PROTECTION
SCHEME
FOR
TRANSMISSION
LINE
BASED
ON
CORRELATION COEFFICIENTS
The fault selection algorithm is based on the autocorrelation technique of two half successive cycles
with the same polarity. For transmission lines
protection, this method needs only three line-current
measurements available at the relay location (ia, ib,
ic).
A. Correlation Coefficients Calculation
The auto-correlation coefficient is estimated as
follows for any two dependant variables, y1(x) and
y2(x) [15].
The auto-correlation coefficient (r) calculated as
follows:

Where, Ns = the number of samples per cycle used in


the simulation
r: empirical correlation coefficient of y1 (x), and
y2(x).
y1 (x): is the initial instantaneous value of the current
at time t0.
y2 (x): is the instantaneous value of the current at
next cycle.
Y1,Y2: arithmetic means of y1 (x) and y2 (x),
respectively.

The strength of linear association between two


variables is quantified by the correlation coefficient
(r), its value lies between - 1 and +1 [15].
B. Fault Detection and Faulty Phase Selection
To implement our technique, three tasks are starting
in parallel: fault detection, fault confirmation, and
faulty phase selection as follows:
(1) Fault Detection (Initiation)
A transition is detected if: I > 20% In, where In is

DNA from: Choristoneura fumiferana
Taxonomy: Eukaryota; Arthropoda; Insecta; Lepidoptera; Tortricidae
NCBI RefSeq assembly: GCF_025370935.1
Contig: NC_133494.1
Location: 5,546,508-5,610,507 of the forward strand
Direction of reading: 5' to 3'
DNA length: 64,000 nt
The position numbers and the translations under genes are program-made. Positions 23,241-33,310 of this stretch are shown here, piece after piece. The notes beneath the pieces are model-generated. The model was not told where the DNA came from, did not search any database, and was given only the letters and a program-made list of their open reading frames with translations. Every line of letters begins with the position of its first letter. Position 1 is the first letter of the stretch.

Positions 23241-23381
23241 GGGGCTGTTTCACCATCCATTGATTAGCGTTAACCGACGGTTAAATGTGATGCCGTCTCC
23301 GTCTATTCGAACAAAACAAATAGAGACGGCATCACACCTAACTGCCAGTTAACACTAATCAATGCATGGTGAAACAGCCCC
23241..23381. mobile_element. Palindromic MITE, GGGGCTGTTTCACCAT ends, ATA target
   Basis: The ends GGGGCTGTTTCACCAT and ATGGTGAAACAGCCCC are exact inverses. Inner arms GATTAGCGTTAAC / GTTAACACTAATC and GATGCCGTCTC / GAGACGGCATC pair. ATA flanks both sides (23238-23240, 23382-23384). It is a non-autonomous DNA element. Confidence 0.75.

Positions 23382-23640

the line nominal current.
(2) Faulty Phase Selection
Fault confirmation and faulty phase selection are
done according to the following sequences.

Three-phase current correlation coefficients values


are calculated. If fault is detected, phase current
correlation values are sorted in ascending order and
compared.
- If fault is detected, phase current correlation values
are sorted into ascending order and compared. The
possible fault cases are:
(a) If the three-phase correlation coefficients are
nearly equal and their values are less than 0.7, then
the fault is three-phase fault
- If ra = rb = rc < 0.7, the fault is three-phase (a-b-c
fault)
(b) If the two-phase correlation coefficients are equal
and their values are nearly 1, while the third phase
correlation coefficient is less than 0.7, the fault is
single-phase to ground
fault.
- If ra < 0.7, rb = 1, rc = 1, the fault is single phasetoground fault (a-g fault)
- If rb < 0.7, ra = 1, rc = 1, the fault is single phasetoground fault (b-g fault)
- If rc < 0.7, ra = 1, rb = 1, the fault is single phasetoground fault (c-g fault)
(c) If the two-phase correlation coefficients are equal
and their values are less than 0.7, while the third
phase correlation coefficient is nearly 1, the fault is
double phase-to-ground fault.
- If ra = rb < 0.7, rc = 1 the fault is double